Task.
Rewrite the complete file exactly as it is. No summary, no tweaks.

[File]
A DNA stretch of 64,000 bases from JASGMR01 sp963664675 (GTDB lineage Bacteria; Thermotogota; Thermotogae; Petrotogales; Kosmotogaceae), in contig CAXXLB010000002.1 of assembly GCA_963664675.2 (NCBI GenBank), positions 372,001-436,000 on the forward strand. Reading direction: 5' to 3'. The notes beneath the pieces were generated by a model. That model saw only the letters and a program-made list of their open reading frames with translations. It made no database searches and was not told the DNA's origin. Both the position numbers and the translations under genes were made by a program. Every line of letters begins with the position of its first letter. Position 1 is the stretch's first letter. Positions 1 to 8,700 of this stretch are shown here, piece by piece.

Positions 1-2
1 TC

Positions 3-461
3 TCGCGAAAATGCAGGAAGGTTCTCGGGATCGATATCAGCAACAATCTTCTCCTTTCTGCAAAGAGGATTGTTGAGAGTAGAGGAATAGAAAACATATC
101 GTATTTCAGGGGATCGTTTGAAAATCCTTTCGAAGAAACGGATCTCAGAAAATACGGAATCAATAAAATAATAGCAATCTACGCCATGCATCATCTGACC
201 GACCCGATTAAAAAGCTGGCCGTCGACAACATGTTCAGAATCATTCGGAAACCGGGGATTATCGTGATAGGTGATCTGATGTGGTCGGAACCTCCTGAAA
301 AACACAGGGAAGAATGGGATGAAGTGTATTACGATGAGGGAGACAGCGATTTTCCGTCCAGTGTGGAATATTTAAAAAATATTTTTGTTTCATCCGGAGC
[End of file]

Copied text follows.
A DNA stretch of 64,000 bases from JASGMR01 sp963664675 (GTDB lineage Bacteria; Thermotogota; Thermotogae; Petrotogales; Kosmotogaceae), in contig CAXXLB010000002.1 of assembly GCA_963664675.2 (NCBI GenBank), positions 372,001-436,000 on the forward strand. Reading direction: 5' to 3'. The notes beneath the pieces were generated by a model. That model saw only the letters and a program-made list of their open reading frames with translations. It made no database searches and was not told the DNA's origin. Both the position numbers and the translations under genes were made by a program. Every line of letters begins with the position of its first letter. Position 1 is the stretch's first letter. Positions 1 to 8,700 of this stretch are shown here, piece by piece.

Positions 1-2
1 TC

Positions 3-461
3 TCGCGAAAATGCAGGAAGGTTCTCGGGATCGATATCAGCAACAATCTTCTCCTTTCTGCAAAGAGGATTGTTGAGAGTAGAGGAATAGAAAACATATC
101 GTATTTCAGGGGATCGTTTGAAAATCCTTTCGAAGAAACGGATCTCAGAAAATACGGAATCAATAAAATAATAGCAATCTACGCCATGCATCATCTGACC
201 GACCCGATTAAAAAGCTGGCCGTCGACAACATGTTCAGAATCATTCGGAAACCGGGGATTATCGTGATAGGTGATCTGATGTGGTCGGAACCTCCTGAAA
301 AACACAGGGAAGAATGGGATGAAGTGTATTACGATGAGGGAGACAGCGATTTTCCGTCCAGTGTGGAATATTTAAAAAATATTTTTGTTTCATCCGGAGC